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The Beautiful Mystery by Louise Penny

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Although it was first released in the UK last summer, so many readers have recommended this book that we had to bring you a full review. The Beautiful Mystery takes us to a remote monastery on an island in Quebec, 24 monks live in splendid isolation. Their lives are filled with prayer, hard work – and Gregorian chant, handed down to them by long forgotten generations. They are Gilbertians, the last surviving outpost of this brotherhood, and have taken a vow of silence.

The monastery is so well-hidden, in fact, that no-one realised it was there – until, in a bid to raise funds to repair their crumbling buildings, the monks released a recording of their plainsong; a recording so unlike anything heard previously that it became a global sensation, and threatened to destroy their peaceful, self-sufficient existence.

Since the monks sprung to fame, many have tried to enter the monastery, but all have been turned away. Everything changes, however, when one of their number is murdered. Reluctantly, the abbot must open his doors to Chief Inspector Armand Gamache and Inspector Jean-Guy Beauvoir of the Sûreté du Québec. And the pair have their work cut out to find the killer of Frère Mathieu, the prior and musical director of the monk. He was the man behind the recording which changed the lives of the order forever.

I love books with a sense of place, and The Beautiful Mystery has it in spades. The monastery is so well described that you can almost smell the incense emanating from its pages and hear the haunting melodies of the plainsong which has always made the monks so happy – and which could now bring about their downfall. The place certainly works its spell on Gamache and Beauvoir too, though in wildly different ways. The Chief Inspector is a great fan of the music the monks produce and finds the monastery a sublimely peaceful place. On the other hand, Jean-Guy is counting the days until he can leave the island and get back to real life. Notwithstanding their disparate reactions to the setting, the pair unite in pursuit of the mysterious killer, and their task is not made easy. How do you interview men who are unused to talking and adept at holding their own counsel? It soon becomes clear that not everyone is telling the truth about the morning that Frère Mathieu died.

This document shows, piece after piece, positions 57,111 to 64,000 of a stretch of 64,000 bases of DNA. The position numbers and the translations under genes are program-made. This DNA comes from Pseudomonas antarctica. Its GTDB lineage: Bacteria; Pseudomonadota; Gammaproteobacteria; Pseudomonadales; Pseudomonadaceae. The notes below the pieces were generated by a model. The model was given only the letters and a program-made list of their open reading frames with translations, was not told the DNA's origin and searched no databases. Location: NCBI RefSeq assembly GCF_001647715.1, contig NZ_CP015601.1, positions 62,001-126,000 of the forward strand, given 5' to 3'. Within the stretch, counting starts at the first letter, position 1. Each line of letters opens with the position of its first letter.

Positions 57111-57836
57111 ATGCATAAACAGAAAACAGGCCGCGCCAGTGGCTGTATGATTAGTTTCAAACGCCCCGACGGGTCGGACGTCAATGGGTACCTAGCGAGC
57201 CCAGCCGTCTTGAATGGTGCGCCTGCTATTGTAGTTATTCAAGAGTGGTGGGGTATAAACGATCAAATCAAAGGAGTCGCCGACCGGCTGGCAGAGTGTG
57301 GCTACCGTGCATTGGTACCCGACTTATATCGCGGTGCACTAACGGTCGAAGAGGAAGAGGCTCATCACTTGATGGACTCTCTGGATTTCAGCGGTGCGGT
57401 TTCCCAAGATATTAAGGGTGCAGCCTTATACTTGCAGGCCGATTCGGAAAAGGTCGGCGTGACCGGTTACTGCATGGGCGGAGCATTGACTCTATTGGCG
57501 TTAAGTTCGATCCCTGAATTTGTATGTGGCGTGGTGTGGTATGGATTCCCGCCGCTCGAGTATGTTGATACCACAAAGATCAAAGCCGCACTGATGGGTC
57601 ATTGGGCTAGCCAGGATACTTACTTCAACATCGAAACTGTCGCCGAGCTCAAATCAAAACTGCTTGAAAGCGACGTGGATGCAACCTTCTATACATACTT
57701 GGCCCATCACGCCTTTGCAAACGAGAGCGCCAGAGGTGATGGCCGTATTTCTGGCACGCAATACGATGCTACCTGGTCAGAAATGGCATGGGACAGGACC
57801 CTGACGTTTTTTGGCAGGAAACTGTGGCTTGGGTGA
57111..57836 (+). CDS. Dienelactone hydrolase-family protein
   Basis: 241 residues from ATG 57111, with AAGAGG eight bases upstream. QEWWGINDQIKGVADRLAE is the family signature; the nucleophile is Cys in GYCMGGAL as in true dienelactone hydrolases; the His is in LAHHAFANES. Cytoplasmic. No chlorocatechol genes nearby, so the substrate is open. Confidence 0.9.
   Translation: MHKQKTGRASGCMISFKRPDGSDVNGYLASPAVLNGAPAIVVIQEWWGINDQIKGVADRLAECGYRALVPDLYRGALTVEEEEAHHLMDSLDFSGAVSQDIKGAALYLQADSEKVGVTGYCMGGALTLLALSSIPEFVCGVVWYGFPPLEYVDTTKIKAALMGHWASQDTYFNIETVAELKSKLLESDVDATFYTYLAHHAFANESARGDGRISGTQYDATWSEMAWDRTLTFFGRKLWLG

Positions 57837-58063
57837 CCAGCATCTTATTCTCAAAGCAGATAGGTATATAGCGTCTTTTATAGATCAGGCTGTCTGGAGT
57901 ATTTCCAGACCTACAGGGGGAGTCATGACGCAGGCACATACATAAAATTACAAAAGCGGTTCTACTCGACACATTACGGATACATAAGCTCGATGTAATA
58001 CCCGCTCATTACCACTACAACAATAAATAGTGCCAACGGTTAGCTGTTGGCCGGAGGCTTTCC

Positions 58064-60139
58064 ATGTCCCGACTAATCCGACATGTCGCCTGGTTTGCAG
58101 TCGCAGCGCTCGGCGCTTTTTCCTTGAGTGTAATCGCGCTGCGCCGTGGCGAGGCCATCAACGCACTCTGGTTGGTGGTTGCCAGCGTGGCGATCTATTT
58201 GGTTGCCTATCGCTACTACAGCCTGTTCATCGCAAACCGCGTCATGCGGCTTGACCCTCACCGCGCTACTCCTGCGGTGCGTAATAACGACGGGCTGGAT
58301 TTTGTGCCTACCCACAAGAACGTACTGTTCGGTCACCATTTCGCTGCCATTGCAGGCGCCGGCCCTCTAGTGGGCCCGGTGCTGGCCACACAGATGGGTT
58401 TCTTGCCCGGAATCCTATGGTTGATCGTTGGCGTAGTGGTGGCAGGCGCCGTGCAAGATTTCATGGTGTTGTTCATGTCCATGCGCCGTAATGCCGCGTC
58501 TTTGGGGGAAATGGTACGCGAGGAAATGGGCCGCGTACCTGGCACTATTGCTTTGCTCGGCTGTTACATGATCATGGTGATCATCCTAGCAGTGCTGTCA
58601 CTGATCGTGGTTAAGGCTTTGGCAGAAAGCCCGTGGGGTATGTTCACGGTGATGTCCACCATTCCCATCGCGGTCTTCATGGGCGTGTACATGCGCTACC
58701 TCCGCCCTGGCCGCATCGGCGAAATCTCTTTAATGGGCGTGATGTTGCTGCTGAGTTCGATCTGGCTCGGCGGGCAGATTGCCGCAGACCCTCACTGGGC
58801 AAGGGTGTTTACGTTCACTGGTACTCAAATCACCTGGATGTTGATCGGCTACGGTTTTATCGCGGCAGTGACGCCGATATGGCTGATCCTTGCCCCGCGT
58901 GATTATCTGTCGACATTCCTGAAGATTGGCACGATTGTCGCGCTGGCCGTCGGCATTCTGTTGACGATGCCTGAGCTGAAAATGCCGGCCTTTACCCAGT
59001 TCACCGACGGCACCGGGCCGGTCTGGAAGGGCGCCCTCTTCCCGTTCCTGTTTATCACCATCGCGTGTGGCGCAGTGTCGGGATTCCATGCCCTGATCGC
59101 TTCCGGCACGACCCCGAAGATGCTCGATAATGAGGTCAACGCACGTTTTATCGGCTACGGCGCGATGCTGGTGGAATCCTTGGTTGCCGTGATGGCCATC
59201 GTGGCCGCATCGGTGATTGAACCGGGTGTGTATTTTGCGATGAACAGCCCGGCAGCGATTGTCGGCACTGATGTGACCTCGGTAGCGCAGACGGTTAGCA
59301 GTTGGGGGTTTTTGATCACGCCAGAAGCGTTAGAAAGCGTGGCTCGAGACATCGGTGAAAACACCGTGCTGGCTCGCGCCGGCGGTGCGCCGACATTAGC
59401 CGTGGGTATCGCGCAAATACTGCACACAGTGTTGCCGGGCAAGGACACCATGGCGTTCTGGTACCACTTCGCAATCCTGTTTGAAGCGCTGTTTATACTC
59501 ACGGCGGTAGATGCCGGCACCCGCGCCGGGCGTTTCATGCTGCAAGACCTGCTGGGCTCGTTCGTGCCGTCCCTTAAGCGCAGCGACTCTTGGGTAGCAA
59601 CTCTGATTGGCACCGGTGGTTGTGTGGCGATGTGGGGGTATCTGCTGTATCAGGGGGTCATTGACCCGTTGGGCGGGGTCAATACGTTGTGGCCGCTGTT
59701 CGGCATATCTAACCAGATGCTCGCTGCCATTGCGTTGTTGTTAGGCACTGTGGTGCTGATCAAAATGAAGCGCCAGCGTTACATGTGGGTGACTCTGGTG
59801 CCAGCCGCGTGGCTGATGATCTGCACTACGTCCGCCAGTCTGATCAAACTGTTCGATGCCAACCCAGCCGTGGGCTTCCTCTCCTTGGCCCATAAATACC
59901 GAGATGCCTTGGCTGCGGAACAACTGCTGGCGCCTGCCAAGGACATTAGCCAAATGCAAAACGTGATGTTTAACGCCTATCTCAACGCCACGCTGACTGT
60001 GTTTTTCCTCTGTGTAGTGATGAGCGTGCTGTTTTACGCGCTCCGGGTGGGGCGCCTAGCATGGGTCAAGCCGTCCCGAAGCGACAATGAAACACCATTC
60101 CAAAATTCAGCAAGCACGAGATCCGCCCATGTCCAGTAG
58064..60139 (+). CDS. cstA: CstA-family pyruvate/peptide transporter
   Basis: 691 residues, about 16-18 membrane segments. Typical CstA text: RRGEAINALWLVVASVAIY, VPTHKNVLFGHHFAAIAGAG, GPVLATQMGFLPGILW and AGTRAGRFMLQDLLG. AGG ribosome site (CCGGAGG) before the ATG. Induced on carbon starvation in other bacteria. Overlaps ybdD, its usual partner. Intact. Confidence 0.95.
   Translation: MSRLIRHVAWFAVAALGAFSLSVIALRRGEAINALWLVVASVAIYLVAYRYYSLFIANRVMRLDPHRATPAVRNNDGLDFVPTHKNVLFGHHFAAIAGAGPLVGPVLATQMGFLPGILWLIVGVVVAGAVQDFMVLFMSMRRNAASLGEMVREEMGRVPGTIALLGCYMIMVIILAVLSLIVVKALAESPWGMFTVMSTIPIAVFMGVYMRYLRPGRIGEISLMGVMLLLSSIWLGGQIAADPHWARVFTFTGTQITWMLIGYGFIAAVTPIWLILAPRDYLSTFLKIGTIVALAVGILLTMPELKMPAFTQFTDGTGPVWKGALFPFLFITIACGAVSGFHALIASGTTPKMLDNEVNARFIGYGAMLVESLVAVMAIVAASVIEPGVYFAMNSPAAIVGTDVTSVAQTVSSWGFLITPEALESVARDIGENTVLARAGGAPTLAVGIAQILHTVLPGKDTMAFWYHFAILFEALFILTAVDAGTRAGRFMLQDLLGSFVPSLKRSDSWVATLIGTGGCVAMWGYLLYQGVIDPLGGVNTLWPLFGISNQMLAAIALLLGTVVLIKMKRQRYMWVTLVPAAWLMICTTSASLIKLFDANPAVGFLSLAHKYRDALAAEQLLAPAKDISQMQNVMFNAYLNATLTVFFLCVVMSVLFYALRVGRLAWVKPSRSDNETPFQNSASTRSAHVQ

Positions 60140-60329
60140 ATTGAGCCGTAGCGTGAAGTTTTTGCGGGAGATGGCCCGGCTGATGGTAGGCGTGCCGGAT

The Beautiful Mystery is the eighth novel to feature Gamache, but the first I have read in the series created by multi-award winning author Louise Penny. The back stories of Armand and Jean-Guy are well placed throughout the narrative and play a vital part in how the tale pans out. The pair were previously  involved in an investigation which went disastrously wrong, leaving colleagues dead and Gamache and Beauvoir badly hurt. The repercussions of that day are still being felt as they are forced to stay at the silent, lonely monastery.

This brilliant book has music, mystery, well-fleshed-out characters both nasty and nice -and sometimes it is hard to tell between the two. It offers a spectacular location and a first-class plot which has more diversions than the M25 motorway. I desperately wanted to get to the end of the book and find out whodunnit, then was bereft at having no more to read because I found the story and its characters so compelling. Thank heavens the door has been left wide open for book nine – I hope it isn’t long in arriving.

Sphere
Print/Kindle/iBook
£3.66

CFL Rating: 5 Stars


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